TaxPersonal TaxHMRC’s loses inheritance tax appeal against Earl of Balfour

HMRC's loses inheritance tax appeal against Earl of Balfour

Taxman fails to convince judges that the late Earl of Balfour was not entitled to business property relief when he passed on his substantial holdings to his relatives

The taxman has lost a court battle to have relief which spares business
owners from inheritance tax when they transfer holdings to relatives withheld,
on a 2,000 acre estate which once belonged to World War 1 prime minister Arthur
Balfour.

His son, the 2nd Earl of Balfour, made arrangements to pass on his estate
before he died in 2003, but HM Revenue & Customs argued the Scottish estate
was not eligible for Business Property Relief.

However HM Revenue & Customs failed to convince the Upper Tier tax
tribunal to reverse a decision granting the tax breaks, which can give 50% or
100% relief.

Under Section 105 (3) of inheritance tax laws, a business or interest in a
business does not qualify for the relief if the business consists wholly or
mainly of operations which deal in securities, stocks or shares, land or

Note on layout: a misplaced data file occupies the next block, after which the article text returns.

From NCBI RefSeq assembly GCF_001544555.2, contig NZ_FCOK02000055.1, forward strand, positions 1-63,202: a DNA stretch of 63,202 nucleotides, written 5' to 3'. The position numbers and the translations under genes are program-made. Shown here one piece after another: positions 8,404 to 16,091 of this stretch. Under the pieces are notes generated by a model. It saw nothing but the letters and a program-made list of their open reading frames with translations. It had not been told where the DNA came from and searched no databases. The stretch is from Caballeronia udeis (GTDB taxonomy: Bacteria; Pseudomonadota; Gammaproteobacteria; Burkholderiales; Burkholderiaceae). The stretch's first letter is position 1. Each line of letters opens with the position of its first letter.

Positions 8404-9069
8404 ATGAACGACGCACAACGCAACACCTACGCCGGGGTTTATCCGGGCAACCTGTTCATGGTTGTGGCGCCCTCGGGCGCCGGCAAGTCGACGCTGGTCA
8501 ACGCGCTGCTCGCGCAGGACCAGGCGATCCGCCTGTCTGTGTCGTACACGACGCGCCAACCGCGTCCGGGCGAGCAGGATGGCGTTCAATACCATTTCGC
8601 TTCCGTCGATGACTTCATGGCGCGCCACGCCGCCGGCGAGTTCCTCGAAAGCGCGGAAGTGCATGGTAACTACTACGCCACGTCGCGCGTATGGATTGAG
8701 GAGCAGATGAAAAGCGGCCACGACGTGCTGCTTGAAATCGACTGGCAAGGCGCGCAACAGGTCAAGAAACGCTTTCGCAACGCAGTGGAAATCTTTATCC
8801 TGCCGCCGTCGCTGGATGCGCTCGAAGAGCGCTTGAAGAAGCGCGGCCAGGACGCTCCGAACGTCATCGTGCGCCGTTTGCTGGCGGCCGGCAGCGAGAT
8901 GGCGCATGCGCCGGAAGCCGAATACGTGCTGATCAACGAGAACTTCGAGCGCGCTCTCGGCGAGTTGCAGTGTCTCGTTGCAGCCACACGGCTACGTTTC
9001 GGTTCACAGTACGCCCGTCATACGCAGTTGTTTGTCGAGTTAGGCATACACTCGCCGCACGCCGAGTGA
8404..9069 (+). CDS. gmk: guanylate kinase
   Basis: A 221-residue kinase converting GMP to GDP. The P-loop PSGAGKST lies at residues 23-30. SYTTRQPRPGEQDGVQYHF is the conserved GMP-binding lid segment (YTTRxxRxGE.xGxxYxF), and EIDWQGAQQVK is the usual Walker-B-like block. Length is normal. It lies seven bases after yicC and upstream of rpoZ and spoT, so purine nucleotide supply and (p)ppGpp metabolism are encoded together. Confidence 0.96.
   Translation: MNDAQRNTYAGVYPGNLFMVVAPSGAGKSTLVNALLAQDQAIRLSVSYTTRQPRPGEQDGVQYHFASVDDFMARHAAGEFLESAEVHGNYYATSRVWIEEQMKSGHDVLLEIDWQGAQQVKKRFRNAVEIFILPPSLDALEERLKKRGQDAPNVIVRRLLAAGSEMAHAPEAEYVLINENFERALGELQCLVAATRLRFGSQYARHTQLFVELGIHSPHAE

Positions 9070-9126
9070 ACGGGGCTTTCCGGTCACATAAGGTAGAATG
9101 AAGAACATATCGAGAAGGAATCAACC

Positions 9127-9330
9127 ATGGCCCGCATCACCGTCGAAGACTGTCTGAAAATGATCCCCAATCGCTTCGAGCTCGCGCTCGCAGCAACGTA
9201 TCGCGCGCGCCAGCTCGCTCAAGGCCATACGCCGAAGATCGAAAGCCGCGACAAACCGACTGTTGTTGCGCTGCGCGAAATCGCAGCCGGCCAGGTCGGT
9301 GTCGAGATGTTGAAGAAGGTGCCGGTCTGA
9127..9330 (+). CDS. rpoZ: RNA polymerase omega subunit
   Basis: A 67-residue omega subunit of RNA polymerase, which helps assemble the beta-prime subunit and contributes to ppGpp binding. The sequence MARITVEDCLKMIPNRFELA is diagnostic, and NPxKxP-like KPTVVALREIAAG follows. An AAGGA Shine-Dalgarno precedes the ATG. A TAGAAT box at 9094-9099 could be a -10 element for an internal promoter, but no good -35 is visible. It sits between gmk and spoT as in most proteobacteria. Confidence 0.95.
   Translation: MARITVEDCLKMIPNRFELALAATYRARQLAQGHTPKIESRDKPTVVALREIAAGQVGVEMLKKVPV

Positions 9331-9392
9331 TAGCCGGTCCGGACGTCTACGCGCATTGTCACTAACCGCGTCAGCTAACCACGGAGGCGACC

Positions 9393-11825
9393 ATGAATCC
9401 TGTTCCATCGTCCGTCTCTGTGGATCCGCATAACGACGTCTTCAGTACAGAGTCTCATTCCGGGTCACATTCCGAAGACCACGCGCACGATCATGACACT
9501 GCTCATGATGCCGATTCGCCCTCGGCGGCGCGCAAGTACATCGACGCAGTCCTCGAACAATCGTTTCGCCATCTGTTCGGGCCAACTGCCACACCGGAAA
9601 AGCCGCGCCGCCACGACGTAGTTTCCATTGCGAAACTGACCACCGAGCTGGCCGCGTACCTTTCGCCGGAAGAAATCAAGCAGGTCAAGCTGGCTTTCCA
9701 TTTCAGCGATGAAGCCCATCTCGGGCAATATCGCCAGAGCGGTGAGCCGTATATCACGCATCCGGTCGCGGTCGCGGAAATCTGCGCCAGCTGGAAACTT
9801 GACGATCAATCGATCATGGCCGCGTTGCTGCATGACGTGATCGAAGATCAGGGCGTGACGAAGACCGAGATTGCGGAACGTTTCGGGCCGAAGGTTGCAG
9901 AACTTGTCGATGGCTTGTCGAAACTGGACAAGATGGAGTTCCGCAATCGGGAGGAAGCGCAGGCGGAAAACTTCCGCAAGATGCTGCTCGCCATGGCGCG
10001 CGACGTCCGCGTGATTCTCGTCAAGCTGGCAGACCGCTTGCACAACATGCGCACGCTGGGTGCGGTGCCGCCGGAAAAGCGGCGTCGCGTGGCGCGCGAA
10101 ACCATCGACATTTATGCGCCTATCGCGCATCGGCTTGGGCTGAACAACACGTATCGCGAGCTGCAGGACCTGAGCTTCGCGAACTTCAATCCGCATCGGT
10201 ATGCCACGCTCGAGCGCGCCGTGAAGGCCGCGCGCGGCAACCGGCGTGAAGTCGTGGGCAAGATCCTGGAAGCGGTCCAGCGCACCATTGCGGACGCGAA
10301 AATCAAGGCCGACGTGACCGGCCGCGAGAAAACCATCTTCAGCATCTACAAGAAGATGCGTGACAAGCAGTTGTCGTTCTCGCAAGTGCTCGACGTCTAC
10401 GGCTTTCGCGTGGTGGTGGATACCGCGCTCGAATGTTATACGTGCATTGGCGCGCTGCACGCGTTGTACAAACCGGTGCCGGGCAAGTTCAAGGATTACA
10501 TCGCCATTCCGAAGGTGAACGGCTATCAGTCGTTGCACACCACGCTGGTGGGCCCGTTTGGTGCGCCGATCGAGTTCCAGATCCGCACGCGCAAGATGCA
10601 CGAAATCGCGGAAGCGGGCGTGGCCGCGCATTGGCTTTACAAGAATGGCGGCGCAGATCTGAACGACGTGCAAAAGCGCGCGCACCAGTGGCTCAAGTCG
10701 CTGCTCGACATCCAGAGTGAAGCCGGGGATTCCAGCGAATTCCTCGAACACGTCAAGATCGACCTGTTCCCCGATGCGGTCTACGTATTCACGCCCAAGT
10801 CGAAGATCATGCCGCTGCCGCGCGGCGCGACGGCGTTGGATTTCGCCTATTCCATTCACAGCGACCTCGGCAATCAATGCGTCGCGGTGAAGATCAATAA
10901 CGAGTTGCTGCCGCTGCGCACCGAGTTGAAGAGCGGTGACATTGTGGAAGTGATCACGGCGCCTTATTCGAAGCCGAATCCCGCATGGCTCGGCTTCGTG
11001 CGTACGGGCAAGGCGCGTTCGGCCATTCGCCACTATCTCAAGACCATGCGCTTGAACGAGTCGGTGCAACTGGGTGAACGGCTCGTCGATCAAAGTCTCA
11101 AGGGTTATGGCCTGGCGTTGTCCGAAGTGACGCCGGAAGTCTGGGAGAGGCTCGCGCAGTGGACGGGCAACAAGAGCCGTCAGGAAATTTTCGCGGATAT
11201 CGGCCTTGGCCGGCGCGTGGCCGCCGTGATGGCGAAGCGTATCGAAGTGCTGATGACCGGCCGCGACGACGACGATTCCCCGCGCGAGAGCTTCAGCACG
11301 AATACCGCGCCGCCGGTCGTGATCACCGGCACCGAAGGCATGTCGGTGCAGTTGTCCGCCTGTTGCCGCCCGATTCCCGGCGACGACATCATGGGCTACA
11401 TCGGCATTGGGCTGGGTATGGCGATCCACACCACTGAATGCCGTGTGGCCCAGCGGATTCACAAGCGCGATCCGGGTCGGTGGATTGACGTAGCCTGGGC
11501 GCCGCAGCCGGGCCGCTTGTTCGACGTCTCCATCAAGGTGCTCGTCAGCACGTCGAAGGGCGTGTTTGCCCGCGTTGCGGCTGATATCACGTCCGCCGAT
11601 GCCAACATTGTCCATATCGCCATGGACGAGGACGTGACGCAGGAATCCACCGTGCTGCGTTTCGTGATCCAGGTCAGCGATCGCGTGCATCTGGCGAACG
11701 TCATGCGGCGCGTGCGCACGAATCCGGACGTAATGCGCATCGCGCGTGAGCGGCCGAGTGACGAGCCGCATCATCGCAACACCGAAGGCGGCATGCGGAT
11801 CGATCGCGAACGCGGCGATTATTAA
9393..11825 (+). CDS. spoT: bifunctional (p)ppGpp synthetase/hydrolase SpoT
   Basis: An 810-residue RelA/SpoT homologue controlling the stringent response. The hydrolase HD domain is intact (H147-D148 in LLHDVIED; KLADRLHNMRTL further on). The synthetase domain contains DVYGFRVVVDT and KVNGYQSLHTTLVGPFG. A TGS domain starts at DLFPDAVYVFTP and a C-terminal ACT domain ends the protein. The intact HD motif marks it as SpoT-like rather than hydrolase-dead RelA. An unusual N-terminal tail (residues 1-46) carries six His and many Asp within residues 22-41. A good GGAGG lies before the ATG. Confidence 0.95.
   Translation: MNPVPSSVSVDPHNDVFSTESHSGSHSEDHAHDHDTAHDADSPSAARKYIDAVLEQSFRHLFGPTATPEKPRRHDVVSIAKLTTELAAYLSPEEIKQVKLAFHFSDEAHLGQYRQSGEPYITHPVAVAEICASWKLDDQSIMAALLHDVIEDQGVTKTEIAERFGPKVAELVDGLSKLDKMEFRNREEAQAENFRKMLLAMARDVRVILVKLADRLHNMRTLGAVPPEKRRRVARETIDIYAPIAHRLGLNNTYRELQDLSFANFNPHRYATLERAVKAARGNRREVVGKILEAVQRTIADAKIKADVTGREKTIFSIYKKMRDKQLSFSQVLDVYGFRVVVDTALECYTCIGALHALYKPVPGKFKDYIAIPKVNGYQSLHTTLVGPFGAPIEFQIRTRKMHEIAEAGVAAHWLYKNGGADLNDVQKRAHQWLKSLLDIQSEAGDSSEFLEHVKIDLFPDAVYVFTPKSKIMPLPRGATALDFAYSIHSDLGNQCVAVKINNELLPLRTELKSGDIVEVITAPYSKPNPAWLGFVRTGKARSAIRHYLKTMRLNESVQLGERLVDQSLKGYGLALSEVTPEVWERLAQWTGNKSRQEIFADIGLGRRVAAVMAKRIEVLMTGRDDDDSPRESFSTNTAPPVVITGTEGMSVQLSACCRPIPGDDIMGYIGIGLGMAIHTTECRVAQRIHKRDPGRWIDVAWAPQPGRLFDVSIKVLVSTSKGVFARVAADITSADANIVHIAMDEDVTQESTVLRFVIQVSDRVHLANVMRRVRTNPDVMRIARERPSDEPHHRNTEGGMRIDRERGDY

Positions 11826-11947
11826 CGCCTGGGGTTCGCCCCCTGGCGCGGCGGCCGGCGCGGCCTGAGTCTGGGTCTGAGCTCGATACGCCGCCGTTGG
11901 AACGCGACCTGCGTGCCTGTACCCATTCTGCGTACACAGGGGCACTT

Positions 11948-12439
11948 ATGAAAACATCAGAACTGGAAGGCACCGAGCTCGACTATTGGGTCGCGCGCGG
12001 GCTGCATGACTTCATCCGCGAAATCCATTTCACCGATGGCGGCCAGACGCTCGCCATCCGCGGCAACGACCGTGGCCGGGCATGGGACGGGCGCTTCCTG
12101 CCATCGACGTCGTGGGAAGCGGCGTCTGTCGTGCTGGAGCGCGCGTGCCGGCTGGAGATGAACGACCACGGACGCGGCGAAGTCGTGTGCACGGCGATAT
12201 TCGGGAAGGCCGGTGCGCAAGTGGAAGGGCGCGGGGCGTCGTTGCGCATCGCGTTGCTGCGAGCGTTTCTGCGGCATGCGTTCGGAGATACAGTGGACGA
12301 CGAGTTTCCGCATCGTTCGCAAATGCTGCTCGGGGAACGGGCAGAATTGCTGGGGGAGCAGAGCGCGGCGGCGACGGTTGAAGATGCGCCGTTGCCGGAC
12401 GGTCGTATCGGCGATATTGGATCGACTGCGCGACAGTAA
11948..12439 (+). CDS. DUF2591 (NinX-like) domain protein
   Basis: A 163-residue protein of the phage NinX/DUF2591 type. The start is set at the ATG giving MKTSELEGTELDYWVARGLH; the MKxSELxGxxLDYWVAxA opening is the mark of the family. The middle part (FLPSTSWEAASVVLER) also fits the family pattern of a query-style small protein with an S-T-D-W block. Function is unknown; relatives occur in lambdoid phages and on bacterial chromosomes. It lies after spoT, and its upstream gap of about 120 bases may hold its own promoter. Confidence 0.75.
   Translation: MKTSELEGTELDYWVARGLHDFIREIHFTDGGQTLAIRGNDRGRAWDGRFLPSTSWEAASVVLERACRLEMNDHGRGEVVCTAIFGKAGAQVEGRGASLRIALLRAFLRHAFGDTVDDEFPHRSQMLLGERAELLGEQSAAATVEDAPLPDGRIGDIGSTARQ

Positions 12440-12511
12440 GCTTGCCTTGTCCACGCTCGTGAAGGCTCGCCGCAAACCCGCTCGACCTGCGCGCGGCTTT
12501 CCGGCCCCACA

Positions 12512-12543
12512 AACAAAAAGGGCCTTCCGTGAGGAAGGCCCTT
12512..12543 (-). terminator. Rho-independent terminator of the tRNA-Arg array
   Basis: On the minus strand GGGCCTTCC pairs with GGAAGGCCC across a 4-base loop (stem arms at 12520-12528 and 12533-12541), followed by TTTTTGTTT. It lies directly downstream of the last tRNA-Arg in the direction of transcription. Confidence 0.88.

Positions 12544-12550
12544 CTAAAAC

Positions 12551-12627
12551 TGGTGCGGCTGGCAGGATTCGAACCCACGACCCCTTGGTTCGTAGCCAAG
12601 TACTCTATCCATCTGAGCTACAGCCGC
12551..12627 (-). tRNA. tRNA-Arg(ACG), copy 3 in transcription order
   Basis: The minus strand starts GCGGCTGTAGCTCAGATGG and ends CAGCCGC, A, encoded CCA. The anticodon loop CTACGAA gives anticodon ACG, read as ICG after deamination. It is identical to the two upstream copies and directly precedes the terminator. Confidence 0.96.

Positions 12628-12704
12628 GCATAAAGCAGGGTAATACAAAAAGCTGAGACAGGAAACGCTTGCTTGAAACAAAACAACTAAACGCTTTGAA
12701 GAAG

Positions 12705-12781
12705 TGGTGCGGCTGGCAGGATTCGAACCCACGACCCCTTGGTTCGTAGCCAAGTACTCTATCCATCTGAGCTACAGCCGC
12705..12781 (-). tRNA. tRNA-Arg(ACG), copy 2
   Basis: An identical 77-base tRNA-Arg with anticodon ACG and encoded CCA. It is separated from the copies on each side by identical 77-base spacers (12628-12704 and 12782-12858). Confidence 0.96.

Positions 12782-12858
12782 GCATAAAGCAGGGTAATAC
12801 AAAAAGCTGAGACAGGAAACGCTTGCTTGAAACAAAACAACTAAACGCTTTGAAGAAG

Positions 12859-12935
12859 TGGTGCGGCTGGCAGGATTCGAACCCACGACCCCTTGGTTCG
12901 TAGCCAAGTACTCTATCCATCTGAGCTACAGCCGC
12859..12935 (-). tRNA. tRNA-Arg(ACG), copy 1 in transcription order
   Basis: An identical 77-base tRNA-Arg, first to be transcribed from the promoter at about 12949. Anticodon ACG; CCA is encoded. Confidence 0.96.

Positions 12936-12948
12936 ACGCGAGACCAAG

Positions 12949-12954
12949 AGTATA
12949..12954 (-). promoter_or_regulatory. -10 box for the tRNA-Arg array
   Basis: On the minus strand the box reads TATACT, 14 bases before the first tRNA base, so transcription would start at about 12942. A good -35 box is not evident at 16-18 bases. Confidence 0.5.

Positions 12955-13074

buildings or making or holding investments.

When Lord Balfour died on 27 June 2003, the estate included farms under the
control of his family, farms which had been let out since the 1950s, policy
parks, woodlands and sporting rights, twenty six let houses and cottages and
also two sets of business premises.

HMRC challenged the Balfour estate on this point, but the Upper Tribunal said
that the judge who heard the case at an earlier stage in the First-Tier tribunal
had made the right decision.

“We are satisfied that on the evidence before him, Judge Reid was entitled to

conclude that section 105(3) did not apply because Lord Balfour s business at
Whittingehame Estate did not consist mainly of holding investments, Upper tier
judges said.

“Having decided the questions raised by HMRC against them, we therefore
refuse
the appeal.”

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